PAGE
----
Cut the Fluff for a Better Twitter Bio

Susan Hall

In a post at BNET, writer Jeff Hayden mentions that while trying to find a subject-matter expert to help with a potential blog post, he found a wealth of bad bios on Twitter.


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That prompted him to write the post, "8 Words That Should Never Appear in Your Twitter Bio." I think it's safe to say these words should never appear in any bio anywhere. Most of them fall under that old rule for writing: show, don't tell. As LinkedIn spokeswoman Lindsey Pollack wrote about useless buzzwords such as "motivated" and "innovative":

Phrases like "extensive experience" and "proven track record" can appear empty to a potential employer and may do more harm than good when you include them in your profile or resume. ... Include meaningful phrases that apply specifically to highlights you've achieved in your career.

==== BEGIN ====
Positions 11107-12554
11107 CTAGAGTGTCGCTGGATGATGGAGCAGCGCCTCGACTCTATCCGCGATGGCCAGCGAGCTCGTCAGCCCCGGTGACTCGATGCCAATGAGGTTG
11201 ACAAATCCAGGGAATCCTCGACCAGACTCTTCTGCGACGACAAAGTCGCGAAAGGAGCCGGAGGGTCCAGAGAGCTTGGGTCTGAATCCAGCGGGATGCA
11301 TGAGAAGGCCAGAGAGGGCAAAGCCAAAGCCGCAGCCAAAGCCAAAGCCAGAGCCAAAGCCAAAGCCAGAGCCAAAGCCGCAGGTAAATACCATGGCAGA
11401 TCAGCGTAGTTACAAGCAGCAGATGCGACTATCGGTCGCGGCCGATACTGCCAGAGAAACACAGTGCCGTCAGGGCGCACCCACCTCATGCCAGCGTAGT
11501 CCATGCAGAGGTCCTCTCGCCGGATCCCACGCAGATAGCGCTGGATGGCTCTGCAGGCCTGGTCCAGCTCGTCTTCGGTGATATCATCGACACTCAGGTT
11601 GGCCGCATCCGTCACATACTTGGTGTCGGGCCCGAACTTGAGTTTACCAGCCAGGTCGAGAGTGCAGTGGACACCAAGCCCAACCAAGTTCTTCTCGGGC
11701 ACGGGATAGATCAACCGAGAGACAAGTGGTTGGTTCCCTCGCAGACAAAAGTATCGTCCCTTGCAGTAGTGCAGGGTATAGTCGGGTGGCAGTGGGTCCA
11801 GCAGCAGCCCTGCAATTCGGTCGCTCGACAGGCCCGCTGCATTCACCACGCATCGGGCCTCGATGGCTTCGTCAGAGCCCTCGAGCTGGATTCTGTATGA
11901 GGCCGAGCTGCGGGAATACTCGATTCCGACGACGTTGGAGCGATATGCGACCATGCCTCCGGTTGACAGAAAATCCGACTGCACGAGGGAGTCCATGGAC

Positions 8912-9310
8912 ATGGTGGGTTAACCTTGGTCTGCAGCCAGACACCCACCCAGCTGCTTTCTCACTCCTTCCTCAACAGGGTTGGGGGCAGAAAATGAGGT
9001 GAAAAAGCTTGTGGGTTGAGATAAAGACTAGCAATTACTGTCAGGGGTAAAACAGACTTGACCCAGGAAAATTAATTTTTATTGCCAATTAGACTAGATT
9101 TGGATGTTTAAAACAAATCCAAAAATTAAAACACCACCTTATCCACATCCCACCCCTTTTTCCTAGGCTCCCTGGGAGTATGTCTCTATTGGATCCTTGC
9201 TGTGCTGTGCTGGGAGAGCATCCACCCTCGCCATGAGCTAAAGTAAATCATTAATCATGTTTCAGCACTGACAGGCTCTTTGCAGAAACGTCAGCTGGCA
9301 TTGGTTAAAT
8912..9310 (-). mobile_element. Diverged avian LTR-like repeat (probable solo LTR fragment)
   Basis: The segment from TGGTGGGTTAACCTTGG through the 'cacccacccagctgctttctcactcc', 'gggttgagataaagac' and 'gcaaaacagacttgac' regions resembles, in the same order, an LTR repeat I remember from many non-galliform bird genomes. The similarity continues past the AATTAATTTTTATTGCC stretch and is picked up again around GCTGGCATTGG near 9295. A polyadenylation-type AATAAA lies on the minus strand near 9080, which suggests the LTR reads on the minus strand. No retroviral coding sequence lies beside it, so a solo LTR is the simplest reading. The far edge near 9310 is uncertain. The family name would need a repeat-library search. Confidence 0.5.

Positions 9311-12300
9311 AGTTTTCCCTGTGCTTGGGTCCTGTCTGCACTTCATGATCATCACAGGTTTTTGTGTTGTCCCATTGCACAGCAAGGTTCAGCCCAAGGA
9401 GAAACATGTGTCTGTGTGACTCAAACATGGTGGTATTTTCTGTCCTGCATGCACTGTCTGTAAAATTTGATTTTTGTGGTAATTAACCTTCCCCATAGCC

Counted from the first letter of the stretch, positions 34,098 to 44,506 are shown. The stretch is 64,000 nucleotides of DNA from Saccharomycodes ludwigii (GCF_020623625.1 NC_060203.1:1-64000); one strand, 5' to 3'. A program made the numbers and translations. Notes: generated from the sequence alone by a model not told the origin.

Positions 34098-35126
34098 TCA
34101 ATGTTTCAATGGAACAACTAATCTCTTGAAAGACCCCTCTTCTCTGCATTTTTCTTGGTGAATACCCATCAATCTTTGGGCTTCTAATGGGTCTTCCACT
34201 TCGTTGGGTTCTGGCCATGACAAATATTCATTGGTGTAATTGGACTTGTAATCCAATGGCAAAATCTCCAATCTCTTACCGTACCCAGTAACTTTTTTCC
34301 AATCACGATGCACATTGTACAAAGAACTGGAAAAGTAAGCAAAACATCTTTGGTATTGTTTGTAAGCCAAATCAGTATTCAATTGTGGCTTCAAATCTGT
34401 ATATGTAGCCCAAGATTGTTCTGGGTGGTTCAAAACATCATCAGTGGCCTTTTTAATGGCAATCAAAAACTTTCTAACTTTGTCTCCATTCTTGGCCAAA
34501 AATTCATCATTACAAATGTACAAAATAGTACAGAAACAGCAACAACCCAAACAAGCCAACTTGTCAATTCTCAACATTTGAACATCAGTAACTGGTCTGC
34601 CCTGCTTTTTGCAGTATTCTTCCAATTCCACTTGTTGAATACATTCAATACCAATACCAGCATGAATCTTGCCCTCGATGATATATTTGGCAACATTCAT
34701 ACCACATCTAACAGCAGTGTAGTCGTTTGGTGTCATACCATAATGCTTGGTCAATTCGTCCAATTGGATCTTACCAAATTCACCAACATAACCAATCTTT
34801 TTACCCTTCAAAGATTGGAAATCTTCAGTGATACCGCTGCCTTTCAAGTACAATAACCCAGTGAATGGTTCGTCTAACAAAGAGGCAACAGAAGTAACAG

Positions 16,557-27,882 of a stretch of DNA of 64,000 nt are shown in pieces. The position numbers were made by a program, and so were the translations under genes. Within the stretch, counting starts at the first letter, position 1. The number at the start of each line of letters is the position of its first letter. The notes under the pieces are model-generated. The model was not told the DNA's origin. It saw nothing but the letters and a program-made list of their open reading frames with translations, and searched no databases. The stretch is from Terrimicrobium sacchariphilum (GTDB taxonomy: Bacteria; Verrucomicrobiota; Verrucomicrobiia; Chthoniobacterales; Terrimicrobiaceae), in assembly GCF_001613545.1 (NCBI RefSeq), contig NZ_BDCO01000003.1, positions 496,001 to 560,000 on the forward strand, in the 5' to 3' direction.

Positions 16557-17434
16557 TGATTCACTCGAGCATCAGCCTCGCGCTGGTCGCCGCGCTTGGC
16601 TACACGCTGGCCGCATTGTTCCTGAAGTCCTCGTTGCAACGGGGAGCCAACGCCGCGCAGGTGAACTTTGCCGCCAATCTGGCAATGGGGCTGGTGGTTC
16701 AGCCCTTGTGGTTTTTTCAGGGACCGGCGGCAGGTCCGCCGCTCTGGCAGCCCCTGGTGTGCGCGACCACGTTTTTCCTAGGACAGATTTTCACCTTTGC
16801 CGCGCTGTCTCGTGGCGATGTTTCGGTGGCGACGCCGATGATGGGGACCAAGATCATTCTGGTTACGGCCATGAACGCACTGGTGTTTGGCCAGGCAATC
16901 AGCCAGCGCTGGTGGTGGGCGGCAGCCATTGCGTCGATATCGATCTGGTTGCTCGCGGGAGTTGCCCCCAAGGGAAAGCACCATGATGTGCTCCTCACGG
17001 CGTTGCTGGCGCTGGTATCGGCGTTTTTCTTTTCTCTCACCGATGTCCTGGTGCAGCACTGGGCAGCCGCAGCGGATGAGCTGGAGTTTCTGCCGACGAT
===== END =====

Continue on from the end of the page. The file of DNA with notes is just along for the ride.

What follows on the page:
The rest sound important, but don't really mean anything. Patrick Gray, president of Prevoyance Group, a strategy consulting company in Charlotte, N.C., has said of such language:

There's a thieves code in the corporate world: "I'll use words that sound important but make no actual sense and give you the same privilege if you don't call me out on it."

So here's Hayden's list:


  • Passionate-As I've written before about this overused word, use examples that show the result of your passion.
  • Workaholic-This word can have negative connotations. Again, use examples showing the results of your hard work.
  • Authority-If you have to tell people that you are one, then you're not.
  • Guru-Ditto.
  • Serial entrepreneur-Does this mean you started multiple ventures that went south? That did OK? Why not just say you're an entrepreneur?
  • Technologist-Using this definition, "A person who uses scientific knowledge to solve practical problems," he asks, "Is this really what you do?"
  • Strategist - He writes, "most 'strategists' are actually coaches, specialists, or consultants. ... Be who you are."
  • Unique - Yeah, well, aren't we all?


Says Hayden:

Here's what catches my eye: Plain language without hyperbole, exaggeration or fluff.
While expressing personality and flair may work in some cases, if you use Twitter for business purposes plain language and accurate descriptions are what potential followers-and potential customers-really want to see.

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